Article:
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Excellent recipe! I turned them into chocolate chip cookies by omitting the anise seed and lemon zest and using 1 teaspoon of cinnamon instead. Instead of adding dates, I used 1 cup chocolate chips. Then I rolled the balls in raw sugar before flattening them.


We have been following your blog for a while & I had never made the connection that you were the author of Super Natural Cooking until I was referencing it tonight for one of our posts. Love your blog!


What a neat cookie idea!

Nutmeg Nanny

pretty good recipe and congrats to wayne


you said you'd done granola bars to death but I couldn't find one recipe for them. Please give me one or two suitable for lunch boxes (ie that won't go mushy and fall apart) HS: Here you go Jan. Big Sur Power Bars

jan dash

My husband has run 6 marathons, so I feel your pain regarding the early morning drive to the start line. I am definitely going to try these cookies. My husband was just mentioning that he wants to have something with higher protein post-run. With the addition of the beans, these would fit the bill perfectly!

Cookin' Canuck

Beans! I love the idea and am eager to try w/o the sugar and maybe some lavender or rosemary instead of the aniseed....a good friend of mine once made fabulous butter cookies and dropped in a whole bunch of fresh rosemary into the dough....DELIcious!


I start training for Philadelphia next week, so your recipe comes at a great time. I half-joke with people that I only run for the snacks, so I'm psyched to try out a cookie that's actually healthy! Love your blog. Thanks!


These look wonderful! I love the use of beans. Your Black Muslim Bakery in Oakland made a bean pie that was a treat every time I flew in/out of Oakland (now *there's* a recipe that could use your touch). I'm not much of a baker, but I can't wait to try these!


Thanks for posting. I'm training for my second marathon this fall and these look great. You mentioned granola bars in your notes and I've been looking for a good homemade granola bar recipe and haven't found one. Any chance you could post one? Thanks!


Any problem substituting Bob's Red Mill General Gluten Free Baking flour for the whole wheat?

Kat Carroll, Nutritional Therapy Prac.

I love it when you use beans in such unexpected ways! In cookies, indeed! I love the beans with brownies recipe you did some time ago, and now here's a new snack-with-beans! Now if you included a little pre-cooked (but not too moist) rice, the cookies would have all the amino acids needed to form a complete nutritional body-building protein (all the amino acids in meat, without the meat). Of course, corn would do the same thing as rice with beans, but somehow corn doesn't seem fitting in these cookies here. Please consider doing more recipes that combine beans with either rice or with corn because of the complete amino acid protein mix (you could live on beans with rice, or beans with corn, with little else needed in terms of protein -- though what's missing are some of the vitamins and minerals, so slightly more is needed to round out a full day's nutritional set). Please put your marvelous creativity to more unique recipes with beans combined with rice, or beans combined with corn, for nutrition's sake!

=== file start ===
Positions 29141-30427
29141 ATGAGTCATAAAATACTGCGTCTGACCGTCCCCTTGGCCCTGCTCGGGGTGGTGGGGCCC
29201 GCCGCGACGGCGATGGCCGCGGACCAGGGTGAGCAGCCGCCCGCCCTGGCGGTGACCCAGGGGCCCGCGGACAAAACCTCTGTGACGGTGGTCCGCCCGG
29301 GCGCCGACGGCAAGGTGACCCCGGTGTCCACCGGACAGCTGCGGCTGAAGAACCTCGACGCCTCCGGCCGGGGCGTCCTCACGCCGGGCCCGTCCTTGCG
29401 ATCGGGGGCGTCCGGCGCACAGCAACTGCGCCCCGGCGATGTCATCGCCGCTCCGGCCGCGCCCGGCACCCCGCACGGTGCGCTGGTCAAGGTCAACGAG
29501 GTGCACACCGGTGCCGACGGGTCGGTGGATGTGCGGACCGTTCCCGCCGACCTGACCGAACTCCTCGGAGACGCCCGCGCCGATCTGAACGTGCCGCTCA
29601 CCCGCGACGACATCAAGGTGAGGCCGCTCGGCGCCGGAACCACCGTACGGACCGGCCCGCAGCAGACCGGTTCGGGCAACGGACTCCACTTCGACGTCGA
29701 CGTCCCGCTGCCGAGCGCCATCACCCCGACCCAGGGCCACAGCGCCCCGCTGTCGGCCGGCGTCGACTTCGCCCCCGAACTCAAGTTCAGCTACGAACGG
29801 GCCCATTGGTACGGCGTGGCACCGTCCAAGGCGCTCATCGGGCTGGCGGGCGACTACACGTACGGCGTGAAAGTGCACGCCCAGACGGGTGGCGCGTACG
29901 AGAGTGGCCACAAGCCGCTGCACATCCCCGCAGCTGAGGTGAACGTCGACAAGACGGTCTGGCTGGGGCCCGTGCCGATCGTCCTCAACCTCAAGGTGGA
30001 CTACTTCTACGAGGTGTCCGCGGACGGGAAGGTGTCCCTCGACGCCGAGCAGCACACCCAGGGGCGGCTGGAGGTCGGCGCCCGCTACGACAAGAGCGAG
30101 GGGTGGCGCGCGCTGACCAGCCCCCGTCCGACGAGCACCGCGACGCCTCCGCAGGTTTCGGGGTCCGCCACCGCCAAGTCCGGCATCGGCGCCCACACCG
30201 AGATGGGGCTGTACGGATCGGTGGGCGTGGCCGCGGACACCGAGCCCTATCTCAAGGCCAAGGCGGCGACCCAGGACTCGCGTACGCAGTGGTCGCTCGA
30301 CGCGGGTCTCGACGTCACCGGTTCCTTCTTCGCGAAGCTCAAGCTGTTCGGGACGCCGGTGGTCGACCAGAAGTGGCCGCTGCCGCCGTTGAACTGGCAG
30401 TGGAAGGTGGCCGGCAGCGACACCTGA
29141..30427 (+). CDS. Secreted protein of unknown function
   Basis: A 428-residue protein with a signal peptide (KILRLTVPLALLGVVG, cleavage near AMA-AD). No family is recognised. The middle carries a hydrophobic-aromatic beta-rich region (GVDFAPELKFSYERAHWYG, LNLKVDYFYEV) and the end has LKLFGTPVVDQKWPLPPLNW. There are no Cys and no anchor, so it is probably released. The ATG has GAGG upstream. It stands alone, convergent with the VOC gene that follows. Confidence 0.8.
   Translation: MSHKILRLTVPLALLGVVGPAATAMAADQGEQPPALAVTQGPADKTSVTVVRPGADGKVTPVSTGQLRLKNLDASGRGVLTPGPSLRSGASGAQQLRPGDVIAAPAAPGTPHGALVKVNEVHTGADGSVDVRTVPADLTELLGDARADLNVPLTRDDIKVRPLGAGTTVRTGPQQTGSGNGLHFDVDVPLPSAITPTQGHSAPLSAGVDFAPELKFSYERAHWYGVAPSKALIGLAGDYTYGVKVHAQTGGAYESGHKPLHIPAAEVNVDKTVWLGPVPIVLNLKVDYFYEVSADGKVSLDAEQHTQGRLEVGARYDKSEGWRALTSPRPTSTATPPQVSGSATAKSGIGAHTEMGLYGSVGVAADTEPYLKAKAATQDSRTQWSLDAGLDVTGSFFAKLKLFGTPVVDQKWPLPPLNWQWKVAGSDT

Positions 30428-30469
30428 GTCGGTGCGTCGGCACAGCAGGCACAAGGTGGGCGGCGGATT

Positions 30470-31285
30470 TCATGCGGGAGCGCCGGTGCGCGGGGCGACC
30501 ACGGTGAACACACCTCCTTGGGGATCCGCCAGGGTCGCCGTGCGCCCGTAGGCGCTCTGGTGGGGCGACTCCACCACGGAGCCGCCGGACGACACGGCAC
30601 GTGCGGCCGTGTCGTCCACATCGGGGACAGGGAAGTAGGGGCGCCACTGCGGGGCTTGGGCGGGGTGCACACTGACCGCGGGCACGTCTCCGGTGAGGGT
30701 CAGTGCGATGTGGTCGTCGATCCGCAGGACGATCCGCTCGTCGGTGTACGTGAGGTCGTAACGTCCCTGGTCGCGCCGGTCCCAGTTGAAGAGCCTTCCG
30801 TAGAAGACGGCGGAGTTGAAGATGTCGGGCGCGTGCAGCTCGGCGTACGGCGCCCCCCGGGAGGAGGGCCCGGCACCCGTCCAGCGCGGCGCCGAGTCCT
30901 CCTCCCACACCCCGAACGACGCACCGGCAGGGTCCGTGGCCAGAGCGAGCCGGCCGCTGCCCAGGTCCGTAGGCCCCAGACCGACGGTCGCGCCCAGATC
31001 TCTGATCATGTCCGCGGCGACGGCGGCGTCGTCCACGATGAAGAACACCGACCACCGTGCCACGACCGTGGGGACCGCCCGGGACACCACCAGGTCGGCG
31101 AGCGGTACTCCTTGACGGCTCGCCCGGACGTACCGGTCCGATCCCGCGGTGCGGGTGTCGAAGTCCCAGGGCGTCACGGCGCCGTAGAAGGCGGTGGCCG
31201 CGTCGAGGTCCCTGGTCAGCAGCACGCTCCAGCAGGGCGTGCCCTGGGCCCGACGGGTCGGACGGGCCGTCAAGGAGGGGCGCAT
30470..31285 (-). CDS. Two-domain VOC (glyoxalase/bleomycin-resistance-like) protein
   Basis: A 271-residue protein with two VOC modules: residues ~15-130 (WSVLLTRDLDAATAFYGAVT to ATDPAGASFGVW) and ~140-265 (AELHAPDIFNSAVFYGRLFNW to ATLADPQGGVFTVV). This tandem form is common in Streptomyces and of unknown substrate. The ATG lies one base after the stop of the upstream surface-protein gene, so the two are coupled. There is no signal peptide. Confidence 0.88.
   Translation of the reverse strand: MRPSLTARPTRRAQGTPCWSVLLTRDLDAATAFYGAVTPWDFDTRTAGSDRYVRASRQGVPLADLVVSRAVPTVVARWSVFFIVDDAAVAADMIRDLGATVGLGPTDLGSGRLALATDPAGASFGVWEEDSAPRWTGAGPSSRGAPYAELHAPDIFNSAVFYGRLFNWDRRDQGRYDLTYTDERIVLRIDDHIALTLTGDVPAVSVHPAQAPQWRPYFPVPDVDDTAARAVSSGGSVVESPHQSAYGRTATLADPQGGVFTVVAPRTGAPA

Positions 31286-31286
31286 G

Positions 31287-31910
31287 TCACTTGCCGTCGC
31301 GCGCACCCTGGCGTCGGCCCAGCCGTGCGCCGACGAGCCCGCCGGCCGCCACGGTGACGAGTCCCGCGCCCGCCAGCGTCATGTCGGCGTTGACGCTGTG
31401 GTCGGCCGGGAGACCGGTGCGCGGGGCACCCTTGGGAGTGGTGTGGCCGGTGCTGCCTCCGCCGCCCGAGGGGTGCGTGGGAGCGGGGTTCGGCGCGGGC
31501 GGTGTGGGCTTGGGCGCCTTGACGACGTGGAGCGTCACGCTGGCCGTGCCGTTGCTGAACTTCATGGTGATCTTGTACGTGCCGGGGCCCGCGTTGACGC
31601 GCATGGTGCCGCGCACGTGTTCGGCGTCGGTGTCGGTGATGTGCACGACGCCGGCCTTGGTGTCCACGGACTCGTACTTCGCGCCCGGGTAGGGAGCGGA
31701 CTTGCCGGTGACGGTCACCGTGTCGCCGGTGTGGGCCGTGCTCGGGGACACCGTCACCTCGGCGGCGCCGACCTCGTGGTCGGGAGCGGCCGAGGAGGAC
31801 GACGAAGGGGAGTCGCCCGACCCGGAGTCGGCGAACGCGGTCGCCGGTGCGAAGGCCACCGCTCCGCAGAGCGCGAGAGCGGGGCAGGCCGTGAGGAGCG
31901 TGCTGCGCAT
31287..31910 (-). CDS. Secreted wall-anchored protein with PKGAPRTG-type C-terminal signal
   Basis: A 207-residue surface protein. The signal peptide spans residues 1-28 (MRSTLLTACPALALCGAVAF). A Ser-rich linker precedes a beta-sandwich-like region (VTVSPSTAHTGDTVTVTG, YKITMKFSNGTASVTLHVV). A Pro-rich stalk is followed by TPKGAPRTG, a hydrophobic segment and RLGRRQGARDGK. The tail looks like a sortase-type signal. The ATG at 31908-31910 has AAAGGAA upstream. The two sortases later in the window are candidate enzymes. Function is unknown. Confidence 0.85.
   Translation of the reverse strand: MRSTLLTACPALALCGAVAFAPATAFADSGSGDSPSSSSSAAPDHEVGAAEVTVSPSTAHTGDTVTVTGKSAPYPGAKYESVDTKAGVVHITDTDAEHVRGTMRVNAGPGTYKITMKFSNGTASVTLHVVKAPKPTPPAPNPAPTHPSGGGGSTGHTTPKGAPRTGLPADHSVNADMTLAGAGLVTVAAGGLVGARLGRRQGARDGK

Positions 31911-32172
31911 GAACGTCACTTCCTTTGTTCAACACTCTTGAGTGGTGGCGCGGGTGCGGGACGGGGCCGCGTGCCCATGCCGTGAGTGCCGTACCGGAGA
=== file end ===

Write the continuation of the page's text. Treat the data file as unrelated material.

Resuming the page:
These sounds delicious, Heidi. I have an old German family recipe for anise bretel that has only three ingredient, but which I haven't made because it has instructions like "beat ingredients by hand for 45 minutes" and "let rise on a cookie sheet under the bed all night". This recipe may be just the thing to use up the anise seed I bought to make them.


Perfect! My partner is biking the Marin Century on Saturday, and since I can't make it, I've been trying to think of ways to make it up to him... This is such great timing! We've also made your granola bars for our various biking trips... unfortunately we used way too much espresso in the last batch (my miscalculation) and we haven't been able to shrug off the bad association... So glad to see another idea for an energy fix!


Yum! These would be a great alternative to energy bars on a backpacking trip.


I'd be making a lot of your recipes if it weren't for a picky husband .... but we are, in medical jargon, "old old" so I don't expect change. However, I have turned some of my children into fans. I am, and have always been, curious about what you do with the cookies etc. that don't please you. I can't picture your eating them to prevent waste, but.....!

Sybil Conn

Hi Heidi, Thanks for posting this recipe! I love this website btw... These cookies look awesome and I can't wait to try making them They remind me of a type of high energy bread I used to make called Logan bread. I have unfortunately lost that recipe :(... I was wondering what the difference is between whole wheat pasty flour and reg. whole wheat flour? Thanks again...


initially i thought you were gonna have a cookie marathon but no matter your marathon cookies looks yummy:)




Kudos to Wayne! Good thing you gave him the beans AFTER the race;-)